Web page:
Consumer communities play an important role in maintaining ecosystem structure and function. In seagrass systems, algal regulation by mesograzers provides a critical maintenance function which promotes seagrass productivity. Consumer communities also represent a key link in trophic energy transfer and buffer negative effects to seagrasses associated with eutrophication. Such interactions have now been well documented in literature from temperate systems, however, it is not clear if the same relationships hold in tropical systems. This study aimed to identify if the invertebrate communities within a tropical, multispecies seagrass meadow moderated epiphyte abundance under natural conditions. This was done by comparing algal abundance across two sites at Green Island, Australia. At each site, paired plots were established where the invertebrate assemblages were perturbed via insecticide manipulation, and compared to un-manipulated plots. An 89% increase in epiphyte abundance was seen after six weeks of experimental invertebrate reductions within the system. Using generalized linear mixed effects models and path analysis we found that the abundance of invertebrates was negatively correlated with epiphyte load on seagrass leaves. Habitat species richness was seen to be positively correlated with invertebrate abundance. These findings mirror those of temperate systems, suggesting this mechanism operates similarly across latitudinal gradients.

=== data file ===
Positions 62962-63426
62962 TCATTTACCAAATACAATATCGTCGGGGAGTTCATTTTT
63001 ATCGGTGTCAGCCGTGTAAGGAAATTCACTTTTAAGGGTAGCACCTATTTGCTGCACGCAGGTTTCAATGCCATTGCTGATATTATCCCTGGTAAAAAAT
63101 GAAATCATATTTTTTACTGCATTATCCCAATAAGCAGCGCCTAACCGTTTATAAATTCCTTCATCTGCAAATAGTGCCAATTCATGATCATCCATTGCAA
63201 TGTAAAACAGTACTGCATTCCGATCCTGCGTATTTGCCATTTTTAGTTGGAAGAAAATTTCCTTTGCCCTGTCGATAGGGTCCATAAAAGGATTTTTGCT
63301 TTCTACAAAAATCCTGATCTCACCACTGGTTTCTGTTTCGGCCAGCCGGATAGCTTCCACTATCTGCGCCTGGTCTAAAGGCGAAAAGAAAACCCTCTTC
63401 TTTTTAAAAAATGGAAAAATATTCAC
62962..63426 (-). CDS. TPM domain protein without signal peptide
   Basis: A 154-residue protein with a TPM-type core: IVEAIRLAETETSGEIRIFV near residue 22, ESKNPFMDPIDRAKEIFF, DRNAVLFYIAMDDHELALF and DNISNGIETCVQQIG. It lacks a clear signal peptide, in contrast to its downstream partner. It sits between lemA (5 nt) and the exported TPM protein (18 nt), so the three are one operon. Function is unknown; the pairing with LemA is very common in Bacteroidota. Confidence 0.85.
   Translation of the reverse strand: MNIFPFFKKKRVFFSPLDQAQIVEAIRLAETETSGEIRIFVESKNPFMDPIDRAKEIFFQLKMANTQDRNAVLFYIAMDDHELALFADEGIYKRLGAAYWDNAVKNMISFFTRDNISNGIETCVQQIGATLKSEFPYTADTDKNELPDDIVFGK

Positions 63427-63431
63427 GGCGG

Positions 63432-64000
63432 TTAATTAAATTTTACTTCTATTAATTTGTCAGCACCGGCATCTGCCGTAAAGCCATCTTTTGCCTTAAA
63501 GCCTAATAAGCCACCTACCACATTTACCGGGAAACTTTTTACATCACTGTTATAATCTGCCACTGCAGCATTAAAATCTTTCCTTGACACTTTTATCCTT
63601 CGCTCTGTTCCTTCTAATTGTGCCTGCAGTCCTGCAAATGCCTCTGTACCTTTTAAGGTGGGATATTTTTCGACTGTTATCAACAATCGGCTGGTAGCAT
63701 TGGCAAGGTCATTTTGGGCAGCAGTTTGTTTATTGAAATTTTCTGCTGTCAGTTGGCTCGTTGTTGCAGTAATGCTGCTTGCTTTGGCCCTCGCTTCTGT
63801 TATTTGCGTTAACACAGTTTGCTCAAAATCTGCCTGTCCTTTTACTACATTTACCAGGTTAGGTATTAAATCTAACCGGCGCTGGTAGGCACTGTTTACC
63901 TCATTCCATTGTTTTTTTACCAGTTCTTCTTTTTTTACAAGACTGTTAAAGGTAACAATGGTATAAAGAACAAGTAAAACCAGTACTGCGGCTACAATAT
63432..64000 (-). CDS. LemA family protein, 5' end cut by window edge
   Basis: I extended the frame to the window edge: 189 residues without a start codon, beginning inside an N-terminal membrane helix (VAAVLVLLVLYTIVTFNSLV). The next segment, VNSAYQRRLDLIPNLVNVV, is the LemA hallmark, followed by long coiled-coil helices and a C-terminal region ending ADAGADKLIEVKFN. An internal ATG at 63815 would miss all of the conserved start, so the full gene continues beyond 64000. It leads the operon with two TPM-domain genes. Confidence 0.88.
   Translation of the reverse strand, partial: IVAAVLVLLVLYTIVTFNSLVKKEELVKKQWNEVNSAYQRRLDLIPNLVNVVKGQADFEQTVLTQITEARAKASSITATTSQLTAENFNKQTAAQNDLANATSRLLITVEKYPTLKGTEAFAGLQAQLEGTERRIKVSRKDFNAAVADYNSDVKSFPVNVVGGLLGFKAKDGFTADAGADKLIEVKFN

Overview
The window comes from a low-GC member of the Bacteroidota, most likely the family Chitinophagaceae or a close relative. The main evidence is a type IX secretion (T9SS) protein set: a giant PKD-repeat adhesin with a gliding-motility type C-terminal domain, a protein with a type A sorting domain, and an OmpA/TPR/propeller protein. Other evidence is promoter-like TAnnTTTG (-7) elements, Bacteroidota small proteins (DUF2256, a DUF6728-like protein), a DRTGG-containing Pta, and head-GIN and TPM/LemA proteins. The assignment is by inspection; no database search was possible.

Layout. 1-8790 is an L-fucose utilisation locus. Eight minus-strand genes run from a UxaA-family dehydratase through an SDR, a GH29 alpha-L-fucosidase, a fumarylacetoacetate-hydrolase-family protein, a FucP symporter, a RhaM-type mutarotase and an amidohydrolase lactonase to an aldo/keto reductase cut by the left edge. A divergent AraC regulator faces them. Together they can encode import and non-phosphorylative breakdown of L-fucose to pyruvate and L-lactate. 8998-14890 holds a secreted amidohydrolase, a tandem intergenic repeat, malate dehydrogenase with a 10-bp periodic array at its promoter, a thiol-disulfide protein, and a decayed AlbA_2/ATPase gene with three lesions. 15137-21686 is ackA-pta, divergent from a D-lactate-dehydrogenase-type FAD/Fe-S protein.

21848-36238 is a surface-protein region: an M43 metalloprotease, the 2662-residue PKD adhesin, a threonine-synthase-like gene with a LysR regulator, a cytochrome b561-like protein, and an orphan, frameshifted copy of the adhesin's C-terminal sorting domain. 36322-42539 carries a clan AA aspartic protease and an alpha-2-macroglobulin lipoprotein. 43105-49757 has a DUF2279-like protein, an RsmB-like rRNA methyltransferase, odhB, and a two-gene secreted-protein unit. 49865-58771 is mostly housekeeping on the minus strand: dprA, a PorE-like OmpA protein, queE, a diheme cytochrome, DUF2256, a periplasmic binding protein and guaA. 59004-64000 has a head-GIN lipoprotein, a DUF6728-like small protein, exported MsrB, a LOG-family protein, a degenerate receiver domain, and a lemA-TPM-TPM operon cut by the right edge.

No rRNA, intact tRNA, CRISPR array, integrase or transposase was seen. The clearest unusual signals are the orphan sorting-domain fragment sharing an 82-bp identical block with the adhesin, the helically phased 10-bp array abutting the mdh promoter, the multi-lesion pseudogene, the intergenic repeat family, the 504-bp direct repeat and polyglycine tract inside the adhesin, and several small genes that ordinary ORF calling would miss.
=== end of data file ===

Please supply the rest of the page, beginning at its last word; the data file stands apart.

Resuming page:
The full methodology will be made available in the Open Access publication listed in the Related Publications link below.